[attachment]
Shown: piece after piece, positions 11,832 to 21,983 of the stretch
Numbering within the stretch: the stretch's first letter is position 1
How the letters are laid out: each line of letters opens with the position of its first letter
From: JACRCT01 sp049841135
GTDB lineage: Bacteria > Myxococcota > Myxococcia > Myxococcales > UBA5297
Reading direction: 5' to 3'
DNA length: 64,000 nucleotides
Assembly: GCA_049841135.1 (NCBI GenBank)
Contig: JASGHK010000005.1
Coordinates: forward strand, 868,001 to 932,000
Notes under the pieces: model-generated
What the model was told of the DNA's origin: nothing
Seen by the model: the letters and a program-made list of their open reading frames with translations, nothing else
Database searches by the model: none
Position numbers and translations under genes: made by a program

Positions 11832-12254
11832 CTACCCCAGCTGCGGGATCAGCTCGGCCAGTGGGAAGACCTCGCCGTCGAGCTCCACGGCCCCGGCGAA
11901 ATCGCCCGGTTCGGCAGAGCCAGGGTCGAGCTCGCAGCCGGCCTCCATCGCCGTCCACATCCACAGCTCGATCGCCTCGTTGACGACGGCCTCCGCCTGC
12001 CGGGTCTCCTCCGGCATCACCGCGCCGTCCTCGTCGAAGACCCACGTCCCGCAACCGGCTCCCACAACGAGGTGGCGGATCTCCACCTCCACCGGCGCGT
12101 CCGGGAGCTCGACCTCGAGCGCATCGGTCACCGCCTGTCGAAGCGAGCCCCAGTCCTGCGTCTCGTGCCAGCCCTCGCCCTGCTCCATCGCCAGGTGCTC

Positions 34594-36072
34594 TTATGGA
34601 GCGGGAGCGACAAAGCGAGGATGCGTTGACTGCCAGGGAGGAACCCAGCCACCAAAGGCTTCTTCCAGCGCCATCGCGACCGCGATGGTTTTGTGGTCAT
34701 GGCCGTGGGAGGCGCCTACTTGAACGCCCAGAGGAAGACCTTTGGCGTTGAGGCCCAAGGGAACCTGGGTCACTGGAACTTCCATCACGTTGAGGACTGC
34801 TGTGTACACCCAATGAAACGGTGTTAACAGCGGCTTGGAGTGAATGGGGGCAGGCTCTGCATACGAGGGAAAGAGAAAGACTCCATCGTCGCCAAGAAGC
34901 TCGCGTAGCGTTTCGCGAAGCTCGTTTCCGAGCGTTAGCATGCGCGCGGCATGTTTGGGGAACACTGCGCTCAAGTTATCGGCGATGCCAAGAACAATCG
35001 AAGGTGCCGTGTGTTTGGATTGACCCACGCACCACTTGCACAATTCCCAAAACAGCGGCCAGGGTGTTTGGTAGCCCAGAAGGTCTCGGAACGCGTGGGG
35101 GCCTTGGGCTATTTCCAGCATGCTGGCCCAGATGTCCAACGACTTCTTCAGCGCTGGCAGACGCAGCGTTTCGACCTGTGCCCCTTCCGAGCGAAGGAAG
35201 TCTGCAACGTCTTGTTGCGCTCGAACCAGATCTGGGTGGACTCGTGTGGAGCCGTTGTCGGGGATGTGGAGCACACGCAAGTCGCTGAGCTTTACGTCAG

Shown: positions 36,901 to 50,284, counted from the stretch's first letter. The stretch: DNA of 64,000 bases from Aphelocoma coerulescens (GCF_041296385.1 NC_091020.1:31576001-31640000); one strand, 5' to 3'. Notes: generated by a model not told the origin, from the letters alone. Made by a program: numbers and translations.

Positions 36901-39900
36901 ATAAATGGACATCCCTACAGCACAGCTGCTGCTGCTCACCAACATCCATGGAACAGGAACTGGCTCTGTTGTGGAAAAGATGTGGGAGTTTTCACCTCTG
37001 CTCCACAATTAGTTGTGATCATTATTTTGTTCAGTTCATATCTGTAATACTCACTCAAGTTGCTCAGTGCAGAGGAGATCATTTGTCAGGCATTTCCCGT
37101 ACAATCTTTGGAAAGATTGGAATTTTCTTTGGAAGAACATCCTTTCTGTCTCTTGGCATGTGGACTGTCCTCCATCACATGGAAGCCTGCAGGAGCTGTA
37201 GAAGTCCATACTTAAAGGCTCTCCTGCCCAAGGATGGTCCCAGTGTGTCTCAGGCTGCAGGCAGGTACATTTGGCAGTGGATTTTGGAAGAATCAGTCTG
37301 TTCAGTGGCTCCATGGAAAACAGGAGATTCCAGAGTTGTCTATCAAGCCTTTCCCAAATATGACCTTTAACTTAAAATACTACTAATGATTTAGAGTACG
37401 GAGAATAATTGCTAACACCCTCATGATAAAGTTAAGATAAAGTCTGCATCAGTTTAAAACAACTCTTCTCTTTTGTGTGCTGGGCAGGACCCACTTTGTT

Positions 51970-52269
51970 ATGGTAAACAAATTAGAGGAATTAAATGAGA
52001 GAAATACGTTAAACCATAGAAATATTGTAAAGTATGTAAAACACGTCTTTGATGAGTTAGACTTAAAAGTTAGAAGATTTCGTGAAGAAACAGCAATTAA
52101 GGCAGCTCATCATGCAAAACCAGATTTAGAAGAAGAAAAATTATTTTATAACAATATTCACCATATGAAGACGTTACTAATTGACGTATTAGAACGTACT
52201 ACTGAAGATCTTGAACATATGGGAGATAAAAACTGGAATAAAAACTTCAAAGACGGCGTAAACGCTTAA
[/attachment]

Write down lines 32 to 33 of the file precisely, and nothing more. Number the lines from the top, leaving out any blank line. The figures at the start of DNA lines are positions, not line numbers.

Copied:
36901 ATAAATGGACATCCCTACAGCACAGCTGCTGCTGCTCACCAACATCCATGGAACAGGAACTGGCTCTGTTGTGGAAAAGATGTGGGAGTTTTCACCTCTG
37001 CTCCACAATTAGTTGTGATCATTATTTTGTTCAGTTCATATCTGTAATACTCACTCAAGTTGCTCAGTGCAGAGGAGATCATTTGTCAGGCATTTCCCGT